Lubes climbing Jones cornice
Bad Andy! climbing Jones cornice
MGE climbing Jones cornice
Jones Pass July 18, 2009
Once on top of Jones Pass, the fun began. I was able to ride more of it this time than last week.
CDT south of Jones

The wind was pretty strong out of the WNW and every time we hit that aspect along the continental divide, trying to stay on the trail got harder. It would have been a great day to fly my RC glider atop that ridge. A few of my flying buddies were headed over to McClellan Mtn that day and they asked if I was coming too, but biking has been at the top of my list the last few weeks. Additionally, other flying buddies were asking if I was going to compete in the LoveAir precision aerobatics competition that weekend too...but biking takes top billing this time of year.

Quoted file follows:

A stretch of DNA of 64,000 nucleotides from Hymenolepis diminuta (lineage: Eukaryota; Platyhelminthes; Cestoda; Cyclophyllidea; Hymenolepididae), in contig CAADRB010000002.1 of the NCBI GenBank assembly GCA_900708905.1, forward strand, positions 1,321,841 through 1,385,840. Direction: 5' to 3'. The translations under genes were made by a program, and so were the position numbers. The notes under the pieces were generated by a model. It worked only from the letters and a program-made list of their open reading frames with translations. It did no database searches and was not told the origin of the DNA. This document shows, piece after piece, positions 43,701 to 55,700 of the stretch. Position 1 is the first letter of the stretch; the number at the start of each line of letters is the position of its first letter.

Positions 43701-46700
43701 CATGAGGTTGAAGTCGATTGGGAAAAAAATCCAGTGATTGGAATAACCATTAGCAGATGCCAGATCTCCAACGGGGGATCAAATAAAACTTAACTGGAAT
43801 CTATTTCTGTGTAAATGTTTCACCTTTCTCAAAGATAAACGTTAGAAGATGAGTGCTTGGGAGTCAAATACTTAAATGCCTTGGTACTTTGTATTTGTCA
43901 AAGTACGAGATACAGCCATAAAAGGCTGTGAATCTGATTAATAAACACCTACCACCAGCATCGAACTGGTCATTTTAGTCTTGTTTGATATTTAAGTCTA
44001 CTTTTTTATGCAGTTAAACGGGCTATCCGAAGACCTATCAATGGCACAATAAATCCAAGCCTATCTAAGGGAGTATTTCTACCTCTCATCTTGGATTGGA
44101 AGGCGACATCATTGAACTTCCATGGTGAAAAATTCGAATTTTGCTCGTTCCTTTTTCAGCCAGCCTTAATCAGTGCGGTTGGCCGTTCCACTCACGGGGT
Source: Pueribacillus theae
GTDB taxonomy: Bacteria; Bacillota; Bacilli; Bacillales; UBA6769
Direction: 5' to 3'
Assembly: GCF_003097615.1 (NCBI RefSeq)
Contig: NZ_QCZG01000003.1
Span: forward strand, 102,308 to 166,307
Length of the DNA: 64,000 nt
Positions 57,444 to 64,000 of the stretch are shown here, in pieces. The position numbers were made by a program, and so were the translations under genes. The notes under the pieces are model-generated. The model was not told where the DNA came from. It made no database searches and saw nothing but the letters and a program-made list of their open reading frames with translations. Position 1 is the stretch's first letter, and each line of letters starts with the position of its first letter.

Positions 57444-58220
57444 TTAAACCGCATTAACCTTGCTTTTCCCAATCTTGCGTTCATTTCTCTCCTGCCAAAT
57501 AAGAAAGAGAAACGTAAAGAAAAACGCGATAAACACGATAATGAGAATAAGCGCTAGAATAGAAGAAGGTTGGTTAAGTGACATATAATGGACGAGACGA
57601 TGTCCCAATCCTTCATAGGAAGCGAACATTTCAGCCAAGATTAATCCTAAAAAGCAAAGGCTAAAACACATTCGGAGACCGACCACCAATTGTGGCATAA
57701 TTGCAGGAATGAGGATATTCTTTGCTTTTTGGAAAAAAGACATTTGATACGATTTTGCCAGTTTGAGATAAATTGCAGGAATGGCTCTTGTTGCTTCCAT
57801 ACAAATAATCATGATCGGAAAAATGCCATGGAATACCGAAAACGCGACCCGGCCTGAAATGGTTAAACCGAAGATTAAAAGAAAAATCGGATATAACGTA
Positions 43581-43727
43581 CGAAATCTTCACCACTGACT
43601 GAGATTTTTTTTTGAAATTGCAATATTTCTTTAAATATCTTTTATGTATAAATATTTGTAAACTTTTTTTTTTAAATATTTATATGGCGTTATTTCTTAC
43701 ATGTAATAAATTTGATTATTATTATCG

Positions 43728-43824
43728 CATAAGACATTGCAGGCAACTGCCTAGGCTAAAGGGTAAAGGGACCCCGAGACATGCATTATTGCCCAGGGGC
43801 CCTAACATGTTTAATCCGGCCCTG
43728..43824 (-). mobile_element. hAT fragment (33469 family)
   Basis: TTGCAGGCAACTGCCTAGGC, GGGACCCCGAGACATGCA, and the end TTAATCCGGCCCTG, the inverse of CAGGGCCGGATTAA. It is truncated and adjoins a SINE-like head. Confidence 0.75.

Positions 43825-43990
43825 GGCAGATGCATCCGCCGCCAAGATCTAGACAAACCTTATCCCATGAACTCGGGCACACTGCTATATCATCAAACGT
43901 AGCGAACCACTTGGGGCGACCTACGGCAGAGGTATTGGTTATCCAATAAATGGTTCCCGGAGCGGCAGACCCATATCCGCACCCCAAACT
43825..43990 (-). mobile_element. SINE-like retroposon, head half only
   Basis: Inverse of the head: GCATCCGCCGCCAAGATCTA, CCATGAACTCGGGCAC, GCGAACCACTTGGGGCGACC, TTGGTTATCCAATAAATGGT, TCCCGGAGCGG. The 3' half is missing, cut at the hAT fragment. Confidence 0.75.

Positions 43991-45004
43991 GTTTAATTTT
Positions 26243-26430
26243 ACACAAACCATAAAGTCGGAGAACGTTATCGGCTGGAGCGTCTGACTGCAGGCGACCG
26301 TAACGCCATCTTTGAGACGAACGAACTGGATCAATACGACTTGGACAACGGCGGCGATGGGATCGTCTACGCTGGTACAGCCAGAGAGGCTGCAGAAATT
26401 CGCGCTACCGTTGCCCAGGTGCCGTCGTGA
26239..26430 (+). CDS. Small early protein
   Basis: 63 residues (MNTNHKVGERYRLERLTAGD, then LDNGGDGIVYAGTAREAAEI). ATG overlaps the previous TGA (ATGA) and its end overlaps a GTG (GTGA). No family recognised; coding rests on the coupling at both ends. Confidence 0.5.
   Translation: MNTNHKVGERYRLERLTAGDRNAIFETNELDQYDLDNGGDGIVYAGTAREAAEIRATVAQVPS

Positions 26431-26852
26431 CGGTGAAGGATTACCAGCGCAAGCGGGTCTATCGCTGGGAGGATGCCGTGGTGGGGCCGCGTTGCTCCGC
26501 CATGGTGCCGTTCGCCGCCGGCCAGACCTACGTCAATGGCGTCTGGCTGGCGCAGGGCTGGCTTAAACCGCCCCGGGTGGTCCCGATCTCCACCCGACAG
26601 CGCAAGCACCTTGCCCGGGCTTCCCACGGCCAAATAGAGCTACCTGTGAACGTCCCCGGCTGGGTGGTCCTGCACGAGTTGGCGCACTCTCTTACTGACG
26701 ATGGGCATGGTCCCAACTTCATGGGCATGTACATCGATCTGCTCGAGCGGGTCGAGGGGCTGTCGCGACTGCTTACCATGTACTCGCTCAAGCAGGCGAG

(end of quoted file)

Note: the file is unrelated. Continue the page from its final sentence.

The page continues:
View of Greys/Torreys from CDT
Coming down off the divide into Woods Gulch was as fun as ever...except for my flat...It was a good thing that I went back for my tool bag after initially leaving it behind when I left the house this morning.
CDT downhill
Before we hit Herman Gulch, we spotted another rider coming down the trail. It turns out that it was someone else from MTBR. We hit the crowded Herman Gulch trail as a group to try to minimize conflict on the trail. All of the hikers were courteous as we passed them on the way down. Lubes was right beside me when he inconceivably propelled his bike on top of a log bridge but for some reason he couldn't ride it out and had to abandon the attempt. He ended up breaking his front brake lever so I thought his day was over...But I was wrong...He was able to rig it and ride the rest of the day.